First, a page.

The One Night Count Happened, And Now We Wait… And Wait

Last Friday morning, Seattle and King County did its annual “One Night Count” of homeless people living here. A lot changed from last year in the way they performed the count, which partially explains why you haven’t heard a result yet. Here’s what the City Council was told about it last week.

The one-night count, or as it is being called this year “Count Me In,” is mandated by the US Department of Housing and Urban Development. All Home, the local lead agency for receiving funds from the federal Continuum of Care program, is responsible for carrying out the count here. 700 volunteers were recruited, and 11 training sessions were conducted to get them all ready.

Here are the major things that changed:

  • All Home partnered with a different organization to conduct and tally the survey: Applied Survey Research, which does counts in several cities on the west coast.
  • They hired 140 “guides” to accompany street count teams. Guides are people who either currently or recently experienced homelessness and have “lived-in experience” in the area being surveyed — the notion being that they can help the survey teams be more effective in finding all of the homeless people living in an area. The guides were paid $15 per hour for their work.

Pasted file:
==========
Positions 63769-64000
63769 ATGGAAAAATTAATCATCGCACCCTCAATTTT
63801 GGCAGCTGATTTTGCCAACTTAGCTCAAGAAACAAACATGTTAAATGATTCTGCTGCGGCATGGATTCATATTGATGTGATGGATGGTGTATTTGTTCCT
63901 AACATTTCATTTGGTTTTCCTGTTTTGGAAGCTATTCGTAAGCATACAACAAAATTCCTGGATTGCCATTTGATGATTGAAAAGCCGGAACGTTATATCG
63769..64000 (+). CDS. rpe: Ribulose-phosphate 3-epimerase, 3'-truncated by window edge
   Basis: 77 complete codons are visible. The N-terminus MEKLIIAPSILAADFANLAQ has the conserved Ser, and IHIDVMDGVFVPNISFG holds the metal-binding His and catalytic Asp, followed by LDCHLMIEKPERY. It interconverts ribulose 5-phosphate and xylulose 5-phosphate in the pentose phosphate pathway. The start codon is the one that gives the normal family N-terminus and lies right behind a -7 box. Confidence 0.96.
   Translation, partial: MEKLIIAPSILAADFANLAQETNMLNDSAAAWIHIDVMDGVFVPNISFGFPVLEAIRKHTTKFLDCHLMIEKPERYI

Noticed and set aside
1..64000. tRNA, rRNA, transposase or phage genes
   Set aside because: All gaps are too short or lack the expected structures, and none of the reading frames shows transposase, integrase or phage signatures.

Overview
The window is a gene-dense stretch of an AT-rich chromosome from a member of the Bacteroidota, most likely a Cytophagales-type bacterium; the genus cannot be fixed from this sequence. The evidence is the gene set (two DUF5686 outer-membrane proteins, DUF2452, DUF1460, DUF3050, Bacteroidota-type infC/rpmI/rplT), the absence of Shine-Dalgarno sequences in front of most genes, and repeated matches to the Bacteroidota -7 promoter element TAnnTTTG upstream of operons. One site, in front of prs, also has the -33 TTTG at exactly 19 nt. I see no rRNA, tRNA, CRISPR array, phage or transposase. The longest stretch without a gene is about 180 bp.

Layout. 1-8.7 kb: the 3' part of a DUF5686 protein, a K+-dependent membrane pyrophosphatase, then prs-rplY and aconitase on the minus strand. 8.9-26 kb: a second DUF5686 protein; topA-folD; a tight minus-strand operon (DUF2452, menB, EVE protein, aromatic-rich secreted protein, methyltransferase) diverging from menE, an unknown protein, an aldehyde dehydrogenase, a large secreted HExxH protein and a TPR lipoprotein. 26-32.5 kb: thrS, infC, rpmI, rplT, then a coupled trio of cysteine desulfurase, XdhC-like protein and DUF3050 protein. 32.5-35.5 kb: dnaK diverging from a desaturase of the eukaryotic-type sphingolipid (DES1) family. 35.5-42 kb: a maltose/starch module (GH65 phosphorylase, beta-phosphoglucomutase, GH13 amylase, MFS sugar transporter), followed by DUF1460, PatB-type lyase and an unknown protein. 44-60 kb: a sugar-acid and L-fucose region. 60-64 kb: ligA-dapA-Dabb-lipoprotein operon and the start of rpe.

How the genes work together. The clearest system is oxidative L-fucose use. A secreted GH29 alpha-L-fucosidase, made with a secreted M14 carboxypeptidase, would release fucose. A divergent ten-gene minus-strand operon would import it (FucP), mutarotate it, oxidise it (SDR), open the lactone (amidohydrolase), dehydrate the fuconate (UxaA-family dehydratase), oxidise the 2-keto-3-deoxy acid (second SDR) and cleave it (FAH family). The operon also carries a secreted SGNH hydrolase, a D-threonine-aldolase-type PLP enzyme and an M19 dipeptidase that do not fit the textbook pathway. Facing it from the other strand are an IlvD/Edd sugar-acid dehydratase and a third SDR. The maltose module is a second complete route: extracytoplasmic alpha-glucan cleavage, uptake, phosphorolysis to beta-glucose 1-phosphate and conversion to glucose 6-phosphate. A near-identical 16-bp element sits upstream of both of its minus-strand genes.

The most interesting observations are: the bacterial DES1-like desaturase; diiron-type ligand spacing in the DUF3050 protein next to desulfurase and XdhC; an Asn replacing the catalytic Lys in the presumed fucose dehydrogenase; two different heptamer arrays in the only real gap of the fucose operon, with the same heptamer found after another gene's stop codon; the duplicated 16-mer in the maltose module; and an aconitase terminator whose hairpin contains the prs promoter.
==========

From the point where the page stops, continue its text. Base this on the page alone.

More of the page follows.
• They shifted from a “hotspot count” model to a full enumeration.
  • They changed their methodology in several ways. They are attempting to cover more areas. They also had special strategies for counting people living in buses, vehicles encampments, shelters, and hospitals.
  • They are integrating a count of homeless youth as well.
  • In addition to the raw count, they are also doing a more comprehensive survey of a sample of homeless people in order to get much deeper, more insightful information and context.
  • They are using different data collection tools.

Because of all this, it’s basically impossible to compare the numbers they come up with this year to past years. So we need to think about the results as creating a new baseline from which we can make comparisons in future years. That will no doubt be disappointing to many people, especially in the middle of a major transition to a new approach to responding to the homeless crisis.

Because the data being collected is richer and more comprehensive, they couldn’t turn it around in a morning. In fact, their plan is to release a full report in June instead. So we will need to wait a long time before we hear any results.

Here’s a link to their presentation last week (prior to the Friday morning count). And Real Change recently took a look at the one-night count — and its limitations.